o Beginning October 1, 2017, an alternative electric supplier (AES), cooperative electric utility, or municipally owned electric utility must demonstrate, for the planning year beginning June 1, 2018, that the entity has owned or contracted capacity to meet the equivalent of 50 percent of its proportional share of the LCR.
The AES may meet this by demonstrating its customers will pay a generation capacity charge determined, assessed, and applied in the same manner as under Section 10a(1)(i). The entities may meet the requirement through any resource allowed by the ISO, including a three-year capacity auction. By October 1, 2018, and each October 1 thereafter, the proportional share that must be demonstrated will increase to 90 percent.
o Starting with the planning year beginning June 1, 2018, if the appropriate ISO determines that the applicable resource zone does not meet the LCR, all electric providers must demonstrate that they meet 100 percent of their proportional share of the LCR for the next three planning years through ownership or contractual rights to any resource the ISO allows to qualify for meeting the requirement; this may include a resource acquired through a three-year capacity auction.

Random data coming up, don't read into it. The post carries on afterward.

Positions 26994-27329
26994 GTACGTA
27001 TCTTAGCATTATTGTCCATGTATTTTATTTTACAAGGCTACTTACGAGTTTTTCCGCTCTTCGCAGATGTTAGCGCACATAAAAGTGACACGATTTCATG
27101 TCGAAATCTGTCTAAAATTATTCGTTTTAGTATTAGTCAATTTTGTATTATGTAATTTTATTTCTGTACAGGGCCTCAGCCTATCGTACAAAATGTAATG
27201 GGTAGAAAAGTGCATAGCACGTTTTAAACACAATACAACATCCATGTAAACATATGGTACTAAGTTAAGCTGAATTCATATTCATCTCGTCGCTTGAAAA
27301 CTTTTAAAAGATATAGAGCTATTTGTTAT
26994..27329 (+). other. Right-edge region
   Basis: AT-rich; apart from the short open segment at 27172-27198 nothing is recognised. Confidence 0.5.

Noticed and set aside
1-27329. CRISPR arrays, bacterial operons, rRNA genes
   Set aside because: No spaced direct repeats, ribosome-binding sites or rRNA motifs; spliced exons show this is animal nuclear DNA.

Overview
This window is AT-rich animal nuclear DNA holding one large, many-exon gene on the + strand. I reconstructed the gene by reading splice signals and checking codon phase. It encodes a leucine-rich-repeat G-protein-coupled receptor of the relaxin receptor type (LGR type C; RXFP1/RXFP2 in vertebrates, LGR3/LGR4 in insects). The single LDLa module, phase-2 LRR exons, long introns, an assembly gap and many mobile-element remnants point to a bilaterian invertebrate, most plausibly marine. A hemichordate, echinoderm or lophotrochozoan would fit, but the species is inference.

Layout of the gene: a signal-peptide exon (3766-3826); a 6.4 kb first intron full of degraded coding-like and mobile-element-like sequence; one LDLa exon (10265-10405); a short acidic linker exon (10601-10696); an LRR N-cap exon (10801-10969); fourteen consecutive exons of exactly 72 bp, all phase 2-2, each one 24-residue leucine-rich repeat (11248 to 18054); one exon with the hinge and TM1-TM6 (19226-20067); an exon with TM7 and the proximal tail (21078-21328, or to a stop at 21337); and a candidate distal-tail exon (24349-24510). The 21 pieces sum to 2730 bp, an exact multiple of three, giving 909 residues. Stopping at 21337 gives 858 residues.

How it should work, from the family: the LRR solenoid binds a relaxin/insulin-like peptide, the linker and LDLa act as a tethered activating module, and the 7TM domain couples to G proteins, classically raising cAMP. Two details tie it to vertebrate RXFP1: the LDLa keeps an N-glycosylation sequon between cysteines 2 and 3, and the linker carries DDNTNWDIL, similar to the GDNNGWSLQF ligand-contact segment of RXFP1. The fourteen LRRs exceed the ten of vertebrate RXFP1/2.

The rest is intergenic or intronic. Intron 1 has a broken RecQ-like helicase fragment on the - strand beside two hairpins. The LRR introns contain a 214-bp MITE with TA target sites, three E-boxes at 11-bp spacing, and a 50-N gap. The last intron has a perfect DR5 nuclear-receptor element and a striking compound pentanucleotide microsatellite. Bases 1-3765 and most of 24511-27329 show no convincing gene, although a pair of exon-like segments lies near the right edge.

§ If the resource zone still does not meet the LCR, the PSC could require entities to demonstrate they meet their proportional share under this provision for an additional three planning years.
§ An AES may demonstrate it meets its proportional share by having its customers pay a generation capacity charge.
o Paying an auction price related to a capacity deficiency as part of an auction conducted by the appropriate ISO does not by itself satisfy the resource adequacy requirements of Section 6w unless the ISO can directly tie the payment to a capacity resource that meets the stated capacity requirements. [The Cost of New Entry (CONE) is a term used in the industry to indicate the current, annualized, capital cost of constructing a power plant, according to MISO (Midcontinent Independent System Operator). MISO uses "CONE" primarily as the maximum offer and maximum clearing price in the Planning Resource Auctions.]